Piers emphasises that even if one accepted the Israeli government’s argument that Salah was distributing money to Hamas, at the time Salah was arrested it was not a crime to do so in the US. It would be nearly two years after his arrest when the US stance and policy regarding Hamas were reversed.
Hamas as terrorist organisation
In 1993, Hamas was barely six years old and held a slender, if growing, fraction of popular support. Far from being ostracised as a terrorist organisation, Hamas was in contact with the US State Department during the early 1990s.
However, the arrest of Muhammad Salah triggered a vigorous Israeli campaign to convince the US that Hamas was as much of an American “problem” as it was an Israeli one.
The Israeli government quickly ramped up its PR, arguing that Salah was part of a complex “nerve centre” of Hamas military operations whose leadership was based in the United States. The Israeli military held a press conference during which it described Salah as the “World Commander of Hamas Military Wing”.
“The arrest of Muhammad Salah triggered a vigorous Israeli campaign to convince the US that Hamas was as much of an American ‘problem’ as it was an Israeli one.”
The GOI then distributed an ostensibly self-evident diagram of Hamas’ command structure, placing its alleged US operatives at the top with menacing lines tracing them to Middle East countries. (For more details, read this excellent 2008 article by Michael Deutsch and Erica Thompson in the Journal of Palestine Studies.)
US intelligence officers initially dismissed Israel’s claims, and stoutly stood up for Salah in the first months after his arrest and subsequent brutal interrogation. However, US state support for him dwindled before making a complete reversal.
In the meantime, in March 1993 the State Department announced it was ending all talks with Hamas.
During the time he was detained in Israel, Salah was subjected to excruciating torture, the grisly details of which can (and should) be read in Deutsch and Thompson’s piece. After a year and nine months of a merciless interrogation, Salah finally pled guilty before an Israeli military court in January 1995. He was sentenced to five years in prison, including the two years he had already spent incarcerated. That same month, the US added Hamas to its newly minted list of “terrorist organisations”.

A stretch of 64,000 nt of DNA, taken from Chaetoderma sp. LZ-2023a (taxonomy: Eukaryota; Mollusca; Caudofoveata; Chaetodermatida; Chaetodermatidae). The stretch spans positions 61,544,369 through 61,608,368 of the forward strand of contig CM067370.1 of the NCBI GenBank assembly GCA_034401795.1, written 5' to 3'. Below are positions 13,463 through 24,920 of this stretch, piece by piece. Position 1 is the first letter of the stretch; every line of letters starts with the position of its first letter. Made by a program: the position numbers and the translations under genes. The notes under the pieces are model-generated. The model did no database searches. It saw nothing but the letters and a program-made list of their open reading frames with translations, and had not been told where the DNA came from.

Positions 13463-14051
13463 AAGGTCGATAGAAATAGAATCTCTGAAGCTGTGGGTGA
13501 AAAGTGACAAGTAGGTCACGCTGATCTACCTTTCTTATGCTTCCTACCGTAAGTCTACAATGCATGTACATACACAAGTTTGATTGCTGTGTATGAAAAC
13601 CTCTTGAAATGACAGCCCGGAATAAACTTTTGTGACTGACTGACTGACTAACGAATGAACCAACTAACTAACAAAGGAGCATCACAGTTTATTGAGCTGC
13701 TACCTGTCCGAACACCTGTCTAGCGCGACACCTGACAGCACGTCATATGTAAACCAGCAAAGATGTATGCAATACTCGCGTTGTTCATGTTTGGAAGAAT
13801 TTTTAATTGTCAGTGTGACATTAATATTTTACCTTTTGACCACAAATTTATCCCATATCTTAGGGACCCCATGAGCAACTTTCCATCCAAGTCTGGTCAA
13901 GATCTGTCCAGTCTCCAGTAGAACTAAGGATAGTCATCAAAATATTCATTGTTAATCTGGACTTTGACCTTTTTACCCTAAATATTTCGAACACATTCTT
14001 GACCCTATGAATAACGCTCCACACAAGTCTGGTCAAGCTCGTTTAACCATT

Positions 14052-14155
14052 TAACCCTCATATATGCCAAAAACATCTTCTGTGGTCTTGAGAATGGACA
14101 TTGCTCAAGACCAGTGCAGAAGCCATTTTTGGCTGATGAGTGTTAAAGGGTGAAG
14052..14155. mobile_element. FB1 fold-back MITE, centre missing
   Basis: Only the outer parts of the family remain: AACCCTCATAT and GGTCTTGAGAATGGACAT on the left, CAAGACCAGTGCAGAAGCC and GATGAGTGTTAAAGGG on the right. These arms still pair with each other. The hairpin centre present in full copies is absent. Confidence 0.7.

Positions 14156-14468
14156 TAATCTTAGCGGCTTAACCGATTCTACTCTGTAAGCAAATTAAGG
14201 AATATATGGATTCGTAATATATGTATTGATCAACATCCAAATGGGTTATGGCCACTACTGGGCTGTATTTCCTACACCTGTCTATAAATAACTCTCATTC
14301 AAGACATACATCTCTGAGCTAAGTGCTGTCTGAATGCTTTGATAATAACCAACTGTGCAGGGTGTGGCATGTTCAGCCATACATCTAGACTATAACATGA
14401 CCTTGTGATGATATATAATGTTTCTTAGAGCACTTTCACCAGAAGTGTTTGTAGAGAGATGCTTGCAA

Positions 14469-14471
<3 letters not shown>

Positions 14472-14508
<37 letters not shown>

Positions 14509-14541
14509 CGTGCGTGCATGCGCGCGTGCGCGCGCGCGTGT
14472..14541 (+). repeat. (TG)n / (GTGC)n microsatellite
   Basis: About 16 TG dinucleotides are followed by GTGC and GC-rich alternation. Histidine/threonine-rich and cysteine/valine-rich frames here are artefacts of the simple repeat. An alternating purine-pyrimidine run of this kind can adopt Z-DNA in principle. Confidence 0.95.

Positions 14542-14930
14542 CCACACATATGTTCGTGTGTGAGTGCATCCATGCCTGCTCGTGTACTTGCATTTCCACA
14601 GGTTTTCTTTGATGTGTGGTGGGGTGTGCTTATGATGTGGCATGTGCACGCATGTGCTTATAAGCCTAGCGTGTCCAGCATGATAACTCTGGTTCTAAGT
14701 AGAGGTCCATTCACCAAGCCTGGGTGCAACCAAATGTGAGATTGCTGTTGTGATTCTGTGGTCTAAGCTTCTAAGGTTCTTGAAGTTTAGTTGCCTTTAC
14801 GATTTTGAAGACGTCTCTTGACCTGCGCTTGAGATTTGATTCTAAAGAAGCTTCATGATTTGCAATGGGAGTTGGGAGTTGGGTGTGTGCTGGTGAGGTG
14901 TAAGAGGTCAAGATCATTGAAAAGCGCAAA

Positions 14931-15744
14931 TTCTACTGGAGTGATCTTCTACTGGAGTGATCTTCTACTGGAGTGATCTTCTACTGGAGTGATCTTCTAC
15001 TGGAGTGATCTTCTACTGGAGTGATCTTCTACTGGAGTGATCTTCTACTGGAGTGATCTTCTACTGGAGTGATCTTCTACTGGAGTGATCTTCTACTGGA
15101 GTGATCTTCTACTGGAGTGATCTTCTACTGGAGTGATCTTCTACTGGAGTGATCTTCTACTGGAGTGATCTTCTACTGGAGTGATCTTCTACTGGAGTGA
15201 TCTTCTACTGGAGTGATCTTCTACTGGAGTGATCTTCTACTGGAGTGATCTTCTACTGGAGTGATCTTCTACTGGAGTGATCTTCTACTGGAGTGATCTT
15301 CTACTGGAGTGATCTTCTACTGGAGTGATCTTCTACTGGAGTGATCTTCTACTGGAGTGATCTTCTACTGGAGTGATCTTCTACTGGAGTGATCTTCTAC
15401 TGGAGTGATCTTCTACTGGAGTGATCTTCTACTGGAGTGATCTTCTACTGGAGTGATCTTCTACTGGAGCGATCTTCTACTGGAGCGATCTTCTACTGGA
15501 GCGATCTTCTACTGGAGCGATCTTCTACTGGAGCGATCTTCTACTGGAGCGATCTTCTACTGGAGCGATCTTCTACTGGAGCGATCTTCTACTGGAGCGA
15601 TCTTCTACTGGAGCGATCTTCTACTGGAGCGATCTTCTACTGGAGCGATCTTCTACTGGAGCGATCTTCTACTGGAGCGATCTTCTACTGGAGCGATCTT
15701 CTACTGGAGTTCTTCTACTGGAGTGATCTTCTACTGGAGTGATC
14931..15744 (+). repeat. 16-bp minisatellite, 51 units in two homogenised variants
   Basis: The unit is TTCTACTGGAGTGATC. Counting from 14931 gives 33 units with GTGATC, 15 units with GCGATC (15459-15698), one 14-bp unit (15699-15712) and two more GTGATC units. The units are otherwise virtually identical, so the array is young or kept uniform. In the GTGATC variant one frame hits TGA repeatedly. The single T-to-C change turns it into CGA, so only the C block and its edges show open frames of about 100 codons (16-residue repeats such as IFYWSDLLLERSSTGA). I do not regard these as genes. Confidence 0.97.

In July, six months after his sentencing, the US classified Salah as a “terrorist”, a branding that would pave the way for his subsequent and ongoing ordeal that began when he returned to the States in November, 1997.
The capricious US stance towards Hamas is exemplified by a comparison of two drafts of a Report to Congress, the first published in May 1993 and titled, “Hamas: Freedom Fighters or Terrorists?” and the revised draft – put out just a few months later in October – titled, “Hamas: The Organisations, Goals and Tactics of a Militant Palestinian Organisation“.
Deutsch and Thompson explain that the original report published in May had affirmed the right of residents of the US to donate to Hamas. More important, the original report acknowledged the validity of Hamas’ position, stating, “It is fighting to free the ‘Palestinian homeland’ under the provisions of Chapter VII of the UN Charter”.
However, that bold section of the report – along with all references made to US doubts surrounding Israel’s case against Salah – was retracted after the Anti-Defamation League organised a campaign alleging the report contained “anti-Semitic” language.
Then-New York Congressman, Charles Schumer, a member of AIPAC and a staunch supporter of Israel and the war on Iraq, was happy with the changes and stated, “I am gratified to note that CRS revisions addressed all the points brought to their attention by the Anti-Defamation League in its analysis of the report. The result is a more in-depth and accurate characterisation of both the Hamas organisation and US policy.”
Muhammad Salah is now in his sixties. His eldest son just graduated from medical school. Once Salah spoke directly to the press; today he does not speak to reporters. His lawyers explain that he is seriously ill and wishes to focus his energies on his impending medical treatments.
Salah’s lawsuit calls us to reflect on just one of the lives crushed by the political machinations of the “War on Terror”, and how far the execution of this war has taken us: from wanton criminalisation of Muslims at home to sending drones to kill people in countries where all military age men are labelled “combatants”.
Charlotte Silver is a journalist based in San Francisco and the West Bank. She is a graduate of Stanford University.
Follow her on Twitter: @CharEsilver